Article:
Many of us switch off when it comes to talking business finances and planning for each new year. We find it overwhelming when we are busy, creatively constricting, or we just plain don’t understand how to do it. Today here on the Valued blog we want to help you understand how to set a budget, why to set one and of course how to use it as a strategic tool for your business growth.
What is a business budget?
A business budget simply put is a financial plan for the next twelve months. It covers how and where you will spend money and accounts for your predicted and desired income, based on your goals as a business and your personal goals for the business.
If however, you are looking for a bank loan, other business funding, or even angel investment you may be asked for a budget that covers as many as three or even five years. Typically a twelve-month budget is much more realistic for forecasting terms in day to day business and this is something we love to help our clients with here at Valued.
Why do you need to create a business budget each year?
Whilst there will be instances where things change during your trading year, your business goals ideally remain the same (broadly speaking). If you missed our recent article on setting goals that make a difference to your business planning, then we recommend you go take a look. There we cover exactly how to set goals that you can keep track of and succeed with.
A budget is a big part of that process because it outlines your desired annual income, broken down into your product and service offerings. This clarity gives you targets that you can set across the company, helping you to track your progress at designated points throughout the year.
It also helps you keep track of your expenditure, which is crucial. You may find that you can immediately cut costs, or renegotiate prices and payment terms of contracts with suppliers that help improve your profit margin and cash flow enough for investment in growth, or staff wage increases, or maybe even that family holiday you have been dreaming about.
Speaking of profit, our budget shows us when our weakest months are in terms of cash flow. If we don’t have the cash to pay our staff or buy in materials, then we quickly run into issues as a business. Having a budget and a forecast helps us make decisions on things like pricing and the regularity of client charges. If we can go back to our customers and shorten payment terms, or raise our prices to a more reasonable position, then that will cover those slower months and increase our money pot for investment where we need it.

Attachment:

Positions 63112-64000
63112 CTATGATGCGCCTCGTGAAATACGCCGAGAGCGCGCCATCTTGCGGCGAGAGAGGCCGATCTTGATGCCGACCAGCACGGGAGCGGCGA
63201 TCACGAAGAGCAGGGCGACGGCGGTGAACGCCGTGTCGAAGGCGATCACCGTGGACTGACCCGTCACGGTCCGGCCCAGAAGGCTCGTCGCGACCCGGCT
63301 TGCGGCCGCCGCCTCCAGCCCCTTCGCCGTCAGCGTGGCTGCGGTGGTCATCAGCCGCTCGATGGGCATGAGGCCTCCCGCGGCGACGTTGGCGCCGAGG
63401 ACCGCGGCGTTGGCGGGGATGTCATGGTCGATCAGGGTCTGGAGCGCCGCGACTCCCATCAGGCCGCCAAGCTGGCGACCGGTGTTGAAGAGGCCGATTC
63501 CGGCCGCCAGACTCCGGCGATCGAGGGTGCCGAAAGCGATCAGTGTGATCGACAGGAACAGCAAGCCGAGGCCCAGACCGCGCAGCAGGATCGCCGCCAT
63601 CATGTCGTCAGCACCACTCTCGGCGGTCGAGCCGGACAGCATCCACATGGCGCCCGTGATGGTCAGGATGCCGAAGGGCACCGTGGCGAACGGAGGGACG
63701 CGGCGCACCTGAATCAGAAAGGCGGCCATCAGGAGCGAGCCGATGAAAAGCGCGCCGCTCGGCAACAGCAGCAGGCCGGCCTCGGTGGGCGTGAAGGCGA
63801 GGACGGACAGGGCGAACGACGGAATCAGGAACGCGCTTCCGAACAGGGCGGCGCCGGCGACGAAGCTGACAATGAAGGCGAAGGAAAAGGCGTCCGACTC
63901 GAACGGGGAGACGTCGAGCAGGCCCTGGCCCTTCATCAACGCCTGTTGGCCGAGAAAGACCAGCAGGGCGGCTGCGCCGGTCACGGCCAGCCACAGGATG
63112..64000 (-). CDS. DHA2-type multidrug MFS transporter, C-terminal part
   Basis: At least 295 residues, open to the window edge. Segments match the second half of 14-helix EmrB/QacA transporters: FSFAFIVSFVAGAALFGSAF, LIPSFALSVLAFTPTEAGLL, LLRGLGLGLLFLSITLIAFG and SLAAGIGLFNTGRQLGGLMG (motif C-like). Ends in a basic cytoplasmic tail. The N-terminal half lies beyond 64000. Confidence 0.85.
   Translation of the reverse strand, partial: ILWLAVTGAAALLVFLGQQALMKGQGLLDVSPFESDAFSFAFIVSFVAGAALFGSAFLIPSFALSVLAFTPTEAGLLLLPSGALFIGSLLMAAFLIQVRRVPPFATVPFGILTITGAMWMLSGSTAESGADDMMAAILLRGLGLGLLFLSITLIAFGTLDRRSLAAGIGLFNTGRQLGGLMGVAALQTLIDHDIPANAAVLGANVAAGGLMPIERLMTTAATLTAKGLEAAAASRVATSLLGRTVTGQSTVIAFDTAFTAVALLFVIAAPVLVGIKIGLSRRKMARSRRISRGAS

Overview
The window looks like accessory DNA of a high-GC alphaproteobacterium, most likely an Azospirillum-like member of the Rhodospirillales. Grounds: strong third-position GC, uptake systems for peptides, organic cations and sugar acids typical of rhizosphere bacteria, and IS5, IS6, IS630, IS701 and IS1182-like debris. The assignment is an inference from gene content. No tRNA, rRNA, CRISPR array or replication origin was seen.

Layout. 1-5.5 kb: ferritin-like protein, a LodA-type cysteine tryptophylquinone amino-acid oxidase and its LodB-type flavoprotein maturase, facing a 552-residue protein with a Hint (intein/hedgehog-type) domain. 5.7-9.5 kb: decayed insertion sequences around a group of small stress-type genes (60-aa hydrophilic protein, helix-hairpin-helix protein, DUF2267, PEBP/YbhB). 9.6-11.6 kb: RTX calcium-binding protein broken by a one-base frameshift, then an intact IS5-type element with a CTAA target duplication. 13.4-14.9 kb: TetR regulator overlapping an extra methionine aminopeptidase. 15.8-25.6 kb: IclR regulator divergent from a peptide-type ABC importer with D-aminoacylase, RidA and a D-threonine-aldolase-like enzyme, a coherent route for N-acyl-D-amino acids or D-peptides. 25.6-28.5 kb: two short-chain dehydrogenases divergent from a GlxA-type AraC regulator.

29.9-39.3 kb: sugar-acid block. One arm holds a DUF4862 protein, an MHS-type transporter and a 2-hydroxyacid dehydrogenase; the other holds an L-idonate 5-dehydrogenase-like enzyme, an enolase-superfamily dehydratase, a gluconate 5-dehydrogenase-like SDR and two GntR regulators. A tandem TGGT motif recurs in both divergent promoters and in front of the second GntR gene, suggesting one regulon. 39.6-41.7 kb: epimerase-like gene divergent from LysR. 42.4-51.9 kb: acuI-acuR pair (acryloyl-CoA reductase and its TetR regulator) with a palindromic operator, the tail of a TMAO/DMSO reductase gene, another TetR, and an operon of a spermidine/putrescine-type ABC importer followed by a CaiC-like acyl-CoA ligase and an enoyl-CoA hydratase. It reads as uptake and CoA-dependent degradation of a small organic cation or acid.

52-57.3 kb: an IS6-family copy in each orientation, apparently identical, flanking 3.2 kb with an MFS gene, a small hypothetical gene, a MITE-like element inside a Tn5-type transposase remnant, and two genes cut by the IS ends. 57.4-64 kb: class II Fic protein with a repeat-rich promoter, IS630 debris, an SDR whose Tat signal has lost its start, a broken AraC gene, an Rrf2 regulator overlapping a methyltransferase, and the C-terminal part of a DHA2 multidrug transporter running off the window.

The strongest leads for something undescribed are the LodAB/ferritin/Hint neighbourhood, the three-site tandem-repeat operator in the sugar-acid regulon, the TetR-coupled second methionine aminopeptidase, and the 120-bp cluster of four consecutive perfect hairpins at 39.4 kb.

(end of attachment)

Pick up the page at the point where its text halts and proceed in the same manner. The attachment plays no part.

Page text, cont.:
A business budget is a very powerful decision-making tool. The insights we gain from completing the budget initially and the targets and tasks we then set ourselves gives us a much better chance of succeeding.
Download your business budget spreadsheet
There are plenty of budget software tools out there and if you use Xero we suggest Fathom as an integration because this tool gives you budgeting software and cash flow, so you can compare the two as you are planning (which we will cover why later on). If however, you’d like to get started with a simple system to understand how powerful this financial tool is, then please download our free budget spreadsheet.
How clarity in your business finances allows you to have open discussions
Many of our clients, when they first come to us as business accountants, ask us in our end of year meetings, “How am I doing compared to last year?” This is the first time they have seen or accounted for their sales, expenses and profits in twelve months. Introducing a budget planning session into their management workflows changes everything.
Here’s an example of why. Let’s call this fictional client Barry. Barry owns a sash window installation business in South London. He has a small team of just four, including himself. Each member of staff is responsible for creating job estimates for clients, after an initial meeting, then following that up to win the business. During each job, the staff member is also responsible for ordering supplies, managing job costs, and invoicing the client.
Barry is behind on unpaid invoices. Barry’s competition is hot on his heels trying to win his prospective business at every turn. Demand is increasing and his small team can’t cope.
What Barry really needs is a part-time bookkeeper, possibly another installer and some help with marketing in this lucrative area of London. But Barry can never find the cash.
If Barry was convinced to start creating and using a business budget, then he would be able to have important team discussions on targets, project management, costings and even invoice charging. Shoring up some of these areas would help Barry find the money for that bookkeeper to chase unpaid invoices, which in turn would give the business a more fluid cash flow and opportunity to invest in further key staff, or freelancers.
How rigid should a business budget be?